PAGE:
A Cure in Focus

A Cure in Focus
cureJAK2 Mutation CALR Mutation Fibrosis & the Bone Marrow Niche MPN Allele Immunotherapy MPN Science
In 2013 the MPN Research Foundation convened a group of scientists from academia and industry to ask two questions: What is the state of MPN science, and what can MPN Research Foundation do to accelerate discoveries that will lead to new and better treatments for PV, ET, and MF? The ensuing discussion crystalized around five concepts which became the focus of the MPN Challenge grant program. This year we awarded $1 million to ten projects focusing on these five cutting-edge areas of research all of which show promise helping to find a cure for PV, ET, and MF.
Please click on any focus area at left for more information on each area and grant recipients.

With this focus area we want to help find clues about how the JAK2 mutation affects your body's blood production system. Current JAK2 inhibitors are not selective because they inhibit both the mutated and unmutated JAK2 gene and inhibit the body's ability to create needed blood cells. If these projects are successful, the new treatment options that arise would inhibit the over production of blood cells, but allow the body to produce blood cells when needed.
 
Grantees

Jean-Luc Villeval, PhD of INSERM (France); Sandra Pellegrini PhD and Stefan Constantinescu MD, PhD of Universite Catholique de Louvain (Brussels)
Gary W. Reuther, PhD of Moffitt Cancer Center

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In 2013, research partly funded by the MPN Research Foundation revealed a previously unknown mutation involved in MPNs: the Calreticulin or CALR exon 9 mutation. In addition to contributing to our basic understanding of how MPN develops and progresses, the study of CALR could lead to new treatments for PV, ET and MF. Because CALR is found close to the surface of the myeloid cell, it may be relatively easy to target. These projects could results in the development of antibodies that target the CALR mutation in the hopes of creating a new treatment for CALR mutant derived MPNs.
 

Leonard Zon, MD of Boston Childrens Hospital
Jean-Luc Villeval, PhD of INSERM (France); Sandra Pellegrini PhD and Stefan Constantinescu MD, PhD of Universite Catholique de Louvain (Brussels)
Robert Kralovics, PhD of CEMM, Austria
Michael W. Deininger, MD, PhD; Thomas O'Hare, PhD; Djordje Atanackovic, MD; Tim Leutkens, MD of University of Utah Cancer Center

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Understanding the role the bone marrow environment or niche plays in the formation of fibrosis is key to understanding what causes and how to treat myelofibrosis. We know that changes in the stem cells can contribute to leukemia and MPNs. But we don't know how these changes occur. There are potential therapies waiting to be discovered in this microscopic environment. In addition to unlocking new opportunities for treatments, one of these proposals is exploring whether non-invasive imaging can be used in place of a bone marrow biopsy to confirm fibrosis.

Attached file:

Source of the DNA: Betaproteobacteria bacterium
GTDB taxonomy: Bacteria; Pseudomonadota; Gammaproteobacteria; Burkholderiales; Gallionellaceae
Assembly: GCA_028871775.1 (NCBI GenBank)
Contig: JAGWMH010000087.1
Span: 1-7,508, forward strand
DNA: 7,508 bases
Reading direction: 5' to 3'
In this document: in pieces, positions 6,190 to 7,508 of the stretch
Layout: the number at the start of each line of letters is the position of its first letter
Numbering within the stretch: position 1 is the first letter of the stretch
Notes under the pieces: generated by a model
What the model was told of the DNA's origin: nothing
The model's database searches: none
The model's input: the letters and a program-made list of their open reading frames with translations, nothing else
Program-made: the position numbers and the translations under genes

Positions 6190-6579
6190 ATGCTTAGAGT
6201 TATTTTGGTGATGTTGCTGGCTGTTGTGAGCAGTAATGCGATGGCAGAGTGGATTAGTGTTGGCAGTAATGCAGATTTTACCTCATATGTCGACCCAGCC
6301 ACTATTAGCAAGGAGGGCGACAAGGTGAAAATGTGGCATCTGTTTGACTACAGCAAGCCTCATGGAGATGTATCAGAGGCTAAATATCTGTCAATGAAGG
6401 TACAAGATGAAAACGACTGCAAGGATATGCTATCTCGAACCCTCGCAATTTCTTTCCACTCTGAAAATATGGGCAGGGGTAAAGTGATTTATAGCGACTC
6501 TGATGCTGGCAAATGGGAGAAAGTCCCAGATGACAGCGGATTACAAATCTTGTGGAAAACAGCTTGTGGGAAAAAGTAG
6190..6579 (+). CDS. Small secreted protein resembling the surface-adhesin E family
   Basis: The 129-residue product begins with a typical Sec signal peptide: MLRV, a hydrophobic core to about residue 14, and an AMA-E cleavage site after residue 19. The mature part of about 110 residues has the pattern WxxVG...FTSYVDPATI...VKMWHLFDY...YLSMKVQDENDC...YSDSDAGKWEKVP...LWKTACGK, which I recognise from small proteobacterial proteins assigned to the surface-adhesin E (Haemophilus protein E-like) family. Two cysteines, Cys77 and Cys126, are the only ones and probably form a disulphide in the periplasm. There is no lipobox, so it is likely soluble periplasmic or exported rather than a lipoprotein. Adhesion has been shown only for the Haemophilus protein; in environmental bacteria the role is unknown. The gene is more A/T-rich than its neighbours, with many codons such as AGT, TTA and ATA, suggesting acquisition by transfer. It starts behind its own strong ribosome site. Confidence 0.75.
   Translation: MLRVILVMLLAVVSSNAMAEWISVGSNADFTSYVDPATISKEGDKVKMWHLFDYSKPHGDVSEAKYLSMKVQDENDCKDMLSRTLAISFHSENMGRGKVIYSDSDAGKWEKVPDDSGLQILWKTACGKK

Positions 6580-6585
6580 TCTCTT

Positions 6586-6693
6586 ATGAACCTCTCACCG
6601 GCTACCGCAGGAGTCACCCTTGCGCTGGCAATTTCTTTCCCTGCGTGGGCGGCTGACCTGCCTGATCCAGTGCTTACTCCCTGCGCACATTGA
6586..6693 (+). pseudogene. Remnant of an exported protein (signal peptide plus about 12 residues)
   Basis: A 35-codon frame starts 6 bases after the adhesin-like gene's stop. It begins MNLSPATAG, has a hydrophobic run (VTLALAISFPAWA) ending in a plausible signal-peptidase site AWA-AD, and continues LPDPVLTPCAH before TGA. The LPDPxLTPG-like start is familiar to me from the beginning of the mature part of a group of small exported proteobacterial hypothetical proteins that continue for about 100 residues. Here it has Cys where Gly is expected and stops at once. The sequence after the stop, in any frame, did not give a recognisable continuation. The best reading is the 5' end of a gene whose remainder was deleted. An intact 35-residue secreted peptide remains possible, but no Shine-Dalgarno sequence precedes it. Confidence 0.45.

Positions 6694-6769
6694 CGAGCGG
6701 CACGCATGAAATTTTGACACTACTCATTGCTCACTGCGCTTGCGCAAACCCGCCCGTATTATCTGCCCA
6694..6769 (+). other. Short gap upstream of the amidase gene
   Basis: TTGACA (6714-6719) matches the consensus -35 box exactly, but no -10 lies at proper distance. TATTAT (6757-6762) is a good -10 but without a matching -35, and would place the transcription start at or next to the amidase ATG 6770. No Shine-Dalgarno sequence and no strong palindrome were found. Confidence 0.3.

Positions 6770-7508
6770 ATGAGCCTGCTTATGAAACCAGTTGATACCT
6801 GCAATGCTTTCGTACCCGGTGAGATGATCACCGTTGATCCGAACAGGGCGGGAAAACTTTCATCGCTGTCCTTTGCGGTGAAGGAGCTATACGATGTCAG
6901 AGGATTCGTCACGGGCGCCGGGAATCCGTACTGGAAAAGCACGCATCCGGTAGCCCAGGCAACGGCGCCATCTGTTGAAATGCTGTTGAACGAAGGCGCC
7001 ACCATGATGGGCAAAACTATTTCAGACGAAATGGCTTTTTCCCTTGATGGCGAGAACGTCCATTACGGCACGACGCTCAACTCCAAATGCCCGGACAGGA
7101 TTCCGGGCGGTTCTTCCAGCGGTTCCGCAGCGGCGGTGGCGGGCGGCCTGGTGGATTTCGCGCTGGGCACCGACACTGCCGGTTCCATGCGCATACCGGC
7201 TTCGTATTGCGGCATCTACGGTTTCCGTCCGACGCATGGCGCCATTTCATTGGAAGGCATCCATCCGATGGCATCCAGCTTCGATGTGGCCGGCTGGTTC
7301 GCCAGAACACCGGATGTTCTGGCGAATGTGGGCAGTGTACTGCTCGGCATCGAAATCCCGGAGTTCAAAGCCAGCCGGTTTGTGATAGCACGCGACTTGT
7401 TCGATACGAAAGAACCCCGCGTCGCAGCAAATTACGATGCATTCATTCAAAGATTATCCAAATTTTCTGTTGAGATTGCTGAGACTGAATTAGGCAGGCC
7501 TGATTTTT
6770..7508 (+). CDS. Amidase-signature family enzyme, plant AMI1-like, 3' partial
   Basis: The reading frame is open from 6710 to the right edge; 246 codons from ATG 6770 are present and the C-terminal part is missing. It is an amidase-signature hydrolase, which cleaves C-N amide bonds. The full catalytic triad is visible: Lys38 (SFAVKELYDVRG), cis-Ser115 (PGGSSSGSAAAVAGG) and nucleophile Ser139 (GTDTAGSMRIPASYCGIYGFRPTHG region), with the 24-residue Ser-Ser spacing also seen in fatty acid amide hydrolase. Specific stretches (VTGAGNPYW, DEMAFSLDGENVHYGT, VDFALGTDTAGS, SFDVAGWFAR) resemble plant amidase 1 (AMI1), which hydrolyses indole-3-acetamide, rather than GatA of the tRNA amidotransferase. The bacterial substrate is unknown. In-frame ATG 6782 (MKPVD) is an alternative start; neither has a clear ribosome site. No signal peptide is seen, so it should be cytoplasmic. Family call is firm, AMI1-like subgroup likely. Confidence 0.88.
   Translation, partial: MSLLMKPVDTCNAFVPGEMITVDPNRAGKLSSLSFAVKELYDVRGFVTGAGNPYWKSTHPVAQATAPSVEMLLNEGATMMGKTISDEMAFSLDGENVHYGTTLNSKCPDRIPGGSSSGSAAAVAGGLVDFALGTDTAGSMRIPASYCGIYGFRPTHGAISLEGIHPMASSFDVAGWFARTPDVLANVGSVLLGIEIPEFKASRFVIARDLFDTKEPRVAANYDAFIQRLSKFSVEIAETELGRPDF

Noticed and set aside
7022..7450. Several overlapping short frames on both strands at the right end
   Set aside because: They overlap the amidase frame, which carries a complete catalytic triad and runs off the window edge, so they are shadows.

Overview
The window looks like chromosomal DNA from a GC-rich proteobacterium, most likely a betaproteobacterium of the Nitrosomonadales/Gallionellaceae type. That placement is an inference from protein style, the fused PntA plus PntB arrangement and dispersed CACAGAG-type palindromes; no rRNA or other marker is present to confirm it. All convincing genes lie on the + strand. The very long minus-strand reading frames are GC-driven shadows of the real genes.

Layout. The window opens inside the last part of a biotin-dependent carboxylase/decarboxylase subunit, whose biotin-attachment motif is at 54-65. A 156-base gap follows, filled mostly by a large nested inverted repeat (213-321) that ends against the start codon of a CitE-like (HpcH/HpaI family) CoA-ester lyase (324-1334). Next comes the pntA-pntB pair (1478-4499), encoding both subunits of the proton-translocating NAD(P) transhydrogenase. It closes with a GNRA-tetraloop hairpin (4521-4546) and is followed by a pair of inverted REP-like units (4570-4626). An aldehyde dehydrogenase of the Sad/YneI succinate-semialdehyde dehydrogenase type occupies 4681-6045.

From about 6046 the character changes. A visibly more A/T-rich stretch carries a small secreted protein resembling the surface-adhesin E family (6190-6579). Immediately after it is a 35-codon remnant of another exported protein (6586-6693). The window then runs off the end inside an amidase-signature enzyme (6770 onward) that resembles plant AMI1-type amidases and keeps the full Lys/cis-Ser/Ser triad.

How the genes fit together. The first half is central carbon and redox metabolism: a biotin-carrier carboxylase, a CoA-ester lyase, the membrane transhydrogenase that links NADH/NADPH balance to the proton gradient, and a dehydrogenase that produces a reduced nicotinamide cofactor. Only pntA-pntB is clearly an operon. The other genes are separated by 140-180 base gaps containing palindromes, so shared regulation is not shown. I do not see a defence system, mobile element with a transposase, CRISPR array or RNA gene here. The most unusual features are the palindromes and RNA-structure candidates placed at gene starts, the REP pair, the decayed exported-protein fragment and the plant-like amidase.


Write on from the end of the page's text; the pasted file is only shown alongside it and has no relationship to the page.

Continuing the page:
Grantees

Leonard Zon, MD of Boston Childrens Hospital
Angela Fleischman, MD, PhD and Richard A. Van Etten, MD, PhD of University of California, Irvine
Lei Deing, PhD of Columbia University School of Medicine
Katya Ravid, MD of Boston University School of Medicine

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In a subset of MPN patients, interferon has shown the ability to reduce the mutant allele burden, be it JAK2 V617F or other disease alleles which mark the disease clone. How does Pegasys target the JAK2 mutation? Does it also target CALR positive hematopoetic stem cells? Why are some patients resistant to Pegasys? We hope these researchers will discover answers that lead to a better understanding of this important treatment option.
 

Leonard Zon, MD of Boston Childrens Hospital
Angela Fleischman, MD, PhD and Richard A. Van Etten, MD, PhD of University of California, Irvine
Jean-Luc Villeval, PhD of INSERM (France); Sandra Pellegrini PhD and Stefan Constantinescu MD, PhD of Universite Catholique de Louvain (Brussels)

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Your immune system is your body's own defense against illness. Today, cancer biologists are learning how to harness the body's own immune system to fight back against the catalysts that cause cancer to form. Some subset of MPNs can be effectively treated with interferon (Pegasys), which works with your immune system. In some cases of CML, cures are possible using adoptive T-cell transplantation. We solicited proposals for immunotherapeutic approaches to the broader spectrum of MPNs.
 

Angela Fleischman, MD, PhD and Richard A. Van Etten, MD, PhD of University of California, Irvine
Robert Kralovics, PhD of CEMM, Austria

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Since opening our doors in 2000, the MPN Research Foundation has provided $10 million in research funding to advance the treatment of the myeloproliferative neoplasms (essential thrombocythemia, polycythemia vera and myelofibrosis.) It is a modest amount relative to the magnitude of the problem, but through smart investment weve been involved in nearly every major breakthrough in the MPNs since we began funding research. The Foundation has had a remarkable track record of success, including funding the discovery of the CALR mutation, preclinical testing of JAK inhibitors, attracting experienced investigators to research MPNs, and providing vital funding to investigators to encourage them to stay in the field of MPNs. In an era of unprecedented cuts to NIH funding, as the only organization solely dedicated to funding research into PV, ET, and MF, it is essential to keep pace with the demands of people everywhere living with an MPN.

For more information on the research we've funded, please visit our Research Funded page.

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